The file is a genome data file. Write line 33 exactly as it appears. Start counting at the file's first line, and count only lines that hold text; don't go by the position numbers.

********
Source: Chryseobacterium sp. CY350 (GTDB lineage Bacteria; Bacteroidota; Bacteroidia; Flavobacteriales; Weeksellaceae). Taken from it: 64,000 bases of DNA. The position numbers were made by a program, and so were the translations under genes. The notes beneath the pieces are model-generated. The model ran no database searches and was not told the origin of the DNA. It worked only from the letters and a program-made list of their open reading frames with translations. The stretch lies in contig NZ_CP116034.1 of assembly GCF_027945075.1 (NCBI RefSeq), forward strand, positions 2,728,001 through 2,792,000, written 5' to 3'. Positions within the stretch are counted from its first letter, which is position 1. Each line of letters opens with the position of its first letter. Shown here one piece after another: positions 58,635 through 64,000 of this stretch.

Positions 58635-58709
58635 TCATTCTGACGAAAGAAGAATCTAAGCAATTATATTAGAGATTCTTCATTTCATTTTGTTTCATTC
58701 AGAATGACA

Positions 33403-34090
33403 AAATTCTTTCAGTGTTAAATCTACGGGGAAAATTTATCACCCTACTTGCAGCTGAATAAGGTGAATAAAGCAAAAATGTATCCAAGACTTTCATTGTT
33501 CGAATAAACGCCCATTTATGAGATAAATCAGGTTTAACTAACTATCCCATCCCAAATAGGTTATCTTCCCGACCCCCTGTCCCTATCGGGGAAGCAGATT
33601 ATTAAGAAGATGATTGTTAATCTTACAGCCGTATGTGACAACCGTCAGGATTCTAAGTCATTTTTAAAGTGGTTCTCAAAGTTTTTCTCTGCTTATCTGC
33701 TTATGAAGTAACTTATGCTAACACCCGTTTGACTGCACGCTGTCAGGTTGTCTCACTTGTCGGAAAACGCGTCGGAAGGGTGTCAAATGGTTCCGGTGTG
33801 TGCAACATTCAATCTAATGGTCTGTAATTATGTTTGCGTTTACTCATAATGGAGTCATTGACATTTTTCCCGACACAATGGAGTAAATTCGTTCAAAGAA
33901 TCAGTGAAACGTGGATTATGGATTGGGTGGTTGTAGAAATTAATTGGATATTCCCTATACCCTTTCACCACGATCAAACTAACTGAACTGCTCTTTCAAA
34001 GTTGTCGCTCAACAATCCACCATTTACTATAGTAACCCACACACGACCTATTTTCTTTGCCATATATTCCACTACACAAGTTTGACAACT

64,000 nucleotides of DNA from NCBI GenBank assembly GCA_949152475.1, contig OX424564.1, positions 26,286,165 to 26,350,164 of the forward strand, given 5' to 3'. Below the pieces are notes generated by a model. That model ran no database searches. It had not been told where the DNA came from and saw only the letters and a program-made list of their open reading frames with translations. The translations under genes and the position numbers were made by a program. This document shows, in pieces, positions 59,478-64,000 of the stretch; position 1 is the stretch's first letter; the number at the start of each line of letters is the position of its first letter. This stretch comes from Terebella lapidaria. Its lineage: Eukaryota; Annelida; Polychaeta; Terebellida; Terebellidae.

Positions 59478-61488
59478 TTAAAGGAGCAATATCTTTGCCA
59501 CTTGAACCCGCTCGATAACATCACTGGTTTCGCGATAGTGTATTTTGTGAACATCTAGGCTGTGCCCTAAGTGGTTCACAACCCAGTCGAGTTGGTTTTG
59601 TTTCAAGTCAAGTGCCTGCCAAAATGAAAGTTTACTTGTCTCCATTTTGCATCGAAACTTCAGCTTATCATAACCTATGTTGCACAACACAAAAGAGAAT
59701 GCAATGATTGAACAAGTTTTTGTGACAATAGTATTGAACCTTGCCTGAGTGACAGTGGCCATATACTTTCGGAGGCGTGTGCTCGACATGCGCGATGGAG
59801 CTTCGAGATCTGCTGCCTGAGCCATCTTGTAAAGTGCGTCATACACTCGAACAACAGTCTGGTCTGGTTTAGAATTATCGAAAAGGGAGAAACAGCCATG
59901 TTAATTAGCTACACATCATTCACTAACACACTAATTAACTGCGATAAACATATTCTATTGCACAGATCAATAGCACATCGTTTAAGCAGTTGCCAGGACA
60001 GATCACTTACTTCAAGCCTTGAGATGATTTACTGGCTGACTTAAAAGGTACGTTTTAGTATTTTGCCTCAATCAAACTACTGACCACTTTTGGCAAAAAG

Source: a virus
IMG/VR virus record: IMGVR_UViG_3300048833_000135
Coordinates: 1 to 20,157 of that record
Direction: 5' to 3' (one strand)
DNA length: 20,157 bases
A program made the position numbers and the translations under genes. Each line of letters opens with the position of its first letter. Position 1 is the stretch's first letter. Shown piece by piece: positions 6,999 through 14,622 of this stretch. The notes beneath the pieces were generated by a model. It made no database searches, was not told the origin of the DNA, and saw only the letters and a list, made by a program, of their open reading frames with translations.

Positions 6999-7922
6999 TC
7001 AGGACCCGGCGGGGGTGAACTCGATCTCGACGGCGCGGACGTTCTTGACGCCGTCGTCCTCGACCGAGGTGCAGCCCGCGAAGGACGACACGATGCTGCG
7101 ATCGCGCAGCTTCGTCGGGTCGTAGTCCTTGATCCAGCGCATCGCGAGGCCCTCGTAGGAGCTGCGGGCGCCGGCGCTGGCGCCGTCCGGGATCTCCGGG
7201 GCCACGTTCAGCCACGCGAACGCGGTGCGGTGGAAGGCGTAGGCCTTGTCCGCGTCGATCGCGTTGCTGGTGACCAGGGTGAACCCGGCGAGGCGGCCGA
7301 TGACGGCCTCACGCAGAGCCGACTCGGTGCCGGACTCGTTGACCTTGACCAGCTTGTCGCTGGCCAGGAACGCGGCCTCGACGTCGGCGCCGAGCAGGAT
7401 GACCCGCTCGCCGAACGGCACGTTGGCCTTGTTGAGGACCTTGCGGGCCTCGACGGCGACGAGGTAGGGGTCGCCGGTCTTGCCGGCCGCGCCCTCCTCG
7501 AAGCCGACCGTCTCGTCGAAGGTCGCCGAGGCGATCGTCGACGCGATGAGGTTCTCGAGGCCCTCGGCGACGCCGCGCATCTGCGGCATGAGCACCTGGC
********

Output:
7301 TGACGGCCTCACGCAGAGCCGACTCGGTGCCGGACTCGTTGACCTTGACCAGCTTGTCGCTGGCCAGGAACGCGGCCTCGACGTCGGCGCCGAGCAGGAT